In Tuesday’s 111-76 win over the Washington Wizards, LaMarcus Aldridge turned the lopsided matchup into a offensive spectacle, scoring 22 points on 7-of-12 shooting and 8-of-8 from the line, all in just two quarters before the halftime buzzer sounded.
But just as soon as Aldridge registered his double-digit points at the break, Gerald Wallace and Wesley Matthews started to heat up themselves, on the defensive end.
“I didn’t take one shot in the second half,” said Aldridge. “That’s perfect for me. As long as we win and I get that full fourth quarter to rest, I’m definitely down with that. G [Wallace] was going in the second half.”
Wallace ended with a game-high 28 points, eight rebounds and ripped out a season-high four steals, while Matthews scored 15 points and also picked away four balls for a career high.
Portland posted a season best in steals, 14-12, which jumped off in the second quarter. Matthews intercepted two Washington passes and Wallace clawed away his third ball on Hamaday N’Diaye that tallied 12 first-half turnovers by the Wizards that gave up 15 points.
Matthews continued to pick away Washington’s offense in the third quarter, snatching Mustafa Shakur’s outlet pass after a Portland free throw. Matthews tried to score on a hard driving lay-in that sent him crashing to the floor, but was recovered by Rudy Fernandez’s tip-in.
Then, on the next play Shakur got a double dose of Matthews after he stole the ball again in 12 seconds at midcourt that led to an alley-oop dunk by Wallace and an 87-59 Trail Blazer lead with 1:32 left in the third.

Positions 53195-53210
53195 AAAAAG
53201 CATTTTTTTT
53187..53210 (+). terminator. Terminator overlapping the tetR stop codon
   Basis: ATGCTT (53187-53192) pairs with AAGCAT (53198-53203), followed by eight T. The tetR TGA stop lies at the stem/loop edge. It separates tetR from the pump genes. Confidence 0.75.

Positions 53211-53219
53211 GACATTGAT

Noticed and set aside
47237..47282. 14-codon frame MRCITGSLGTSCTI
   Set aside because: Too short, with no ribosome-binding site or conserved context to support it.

“We gave up 33 points off turnovers,” said Wizards’ Head Coach Flip Saunders. “[The Trail Blazers’] physicality… they got into us. It was a situation where you saw a very young team get taken out, get into quick sand and just kept on sinking.”
And the “quick sand” approached has been McMillan’s plan–get aggressive early–since inserting Wallace into the starting lineup, where the Trail Blazers have raked 8.8 steals a game since his promotion.
Wallace made his first start against Dallas at home on March 15, and since then he’s averaged 17.4 points, 6.8 rebounds, two steals, while also shooting 60.7 percent from the field in five games.
But just as much as he’s settled into Portland’s offense, which has gone on to win 4-1 since becoming a starter, his gritty defense has helped force 16.6 turnovers in the five-game stretch, including a season-high 27 given away from Washington.
“The quickness against you ends up being a problem,” said Saunders. “A lot of times defense and rebounding boils down to being quicker. [The Trail Blazers] were quicker in a lot of spots than we were, especially up front.”
It was the type of defensive stand that Portland needed coming off the disappointing loss on Sunday in Los Angeles, where the Trail Blazers failed for a second time to shut out the Lakers after holding a substantial lead with minutes left in the fourth.
If Portland (41-30), which ranks fourth in the league in steals per game (8.17) and second in steal-to-turnover ratio (.62), can continue its ball hawking nature, a fifth, or even possibly a fourth seed, is in sight.
Eleven regular season games remain until the playoffs kicks off, but ask McMillan if he has any expectations down the stretch and he’ll tell you that he’s taking everything one game at a time.
So his comments on last night’s win? Simple.
“I liked that we took care of business.”
What do you guys think of the Trail Blazers' defensive presence? Are we playoff ready? But most importantly, can we get out of the first round?